Linking diet to protection against lung infection

Barrier against lung infection improved by vegetable molecules

Researchers from the Francis Crick Institute report they have uncovered that molecules in vegetables - such as broccoli or cauliflower - may help to maintain a healthy barrier in the lung and ease infection. Their findings in mice revolve around the protein aryl hydrocarbon receptor (AHR), which is found at barrier sites.

Their study, Endothelial AHR activity prevents lung barrier disruption in viral infection, is published in Nature and led by Andreas Wack, PhD, group leader of the Immunoregulation Lab at the institute.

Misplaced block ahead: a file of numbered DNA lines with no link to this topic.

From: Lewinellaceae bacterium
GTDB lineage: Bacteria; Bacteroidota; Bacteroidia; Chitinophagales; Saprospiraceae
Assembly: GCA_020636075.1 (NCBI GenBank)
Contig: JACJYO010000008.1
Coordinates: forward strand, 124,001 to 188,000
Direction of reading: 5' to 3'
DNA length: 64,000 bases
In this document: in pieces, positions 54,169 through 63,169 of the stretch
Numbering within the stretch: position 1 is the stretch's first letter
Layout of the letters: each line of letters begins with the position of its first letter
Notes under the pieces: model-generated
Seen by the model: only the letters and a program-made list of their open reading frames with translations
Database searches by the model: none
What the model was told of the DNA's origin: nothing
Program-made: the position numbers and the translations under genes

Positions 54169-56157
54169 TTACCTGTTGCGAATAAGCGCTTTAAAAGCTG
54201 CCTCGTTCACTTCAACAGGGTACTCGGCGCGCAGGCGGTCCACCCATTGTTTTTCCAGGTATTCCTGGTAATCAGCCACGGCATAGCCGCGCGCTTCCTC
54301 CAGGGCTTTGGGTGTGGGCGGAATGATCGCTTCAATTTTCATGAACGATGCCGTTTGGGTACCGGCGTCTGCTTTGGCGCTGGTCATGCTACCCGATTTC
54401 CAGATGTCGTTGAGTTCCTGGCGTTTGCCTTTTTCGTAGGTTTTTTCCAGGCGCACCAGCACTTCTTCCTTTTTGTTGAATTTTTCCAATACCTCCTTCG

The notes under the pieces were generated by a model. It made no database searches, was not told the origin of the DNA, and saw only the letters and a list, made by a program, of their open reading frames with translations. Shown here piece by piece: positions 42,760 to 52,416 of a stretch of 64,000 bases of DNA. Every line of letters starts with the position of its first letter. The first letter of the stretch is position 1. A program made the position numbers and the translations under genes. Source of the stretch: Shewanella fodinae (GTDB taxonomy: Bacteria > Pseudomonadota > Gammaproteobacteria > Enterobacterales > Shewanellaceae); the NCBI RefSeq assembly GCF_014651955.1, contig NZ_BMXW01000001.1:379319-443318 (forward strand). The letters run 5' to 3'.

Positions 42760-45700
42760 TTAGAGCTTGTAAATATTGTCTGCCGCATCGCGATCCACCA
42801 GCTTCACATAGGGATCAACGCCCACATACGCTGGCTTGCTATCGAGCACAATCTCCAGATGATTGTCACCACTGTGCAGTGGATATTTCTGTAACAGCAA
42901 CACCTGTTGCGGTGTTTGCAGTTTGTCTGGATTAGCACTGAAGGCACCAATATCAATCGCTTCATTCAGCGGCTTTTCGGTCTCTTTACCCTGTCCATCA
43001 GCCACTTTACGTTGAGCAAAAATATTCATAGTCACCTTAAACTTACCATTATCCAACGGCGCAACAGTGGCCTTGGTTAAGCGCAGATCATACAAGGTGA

The researchers conducted a series of experiments in mice to show how AHR impacts lung barriers. When mice were infected with the flu virus, blood was found in the airspaces in the lungs, as it had leaked across the damaged barrier. The researchers then showed that AHR was able to prevent the barrier from becoming leaky: when AHR was overactivated they observed less blood in the lung spaces.

Jack Major, visiting scientist at the Crick and first author, said: “What we’ve identified is a gut-lung axis—linking diet to protection against lung infection via endothelial cells.’


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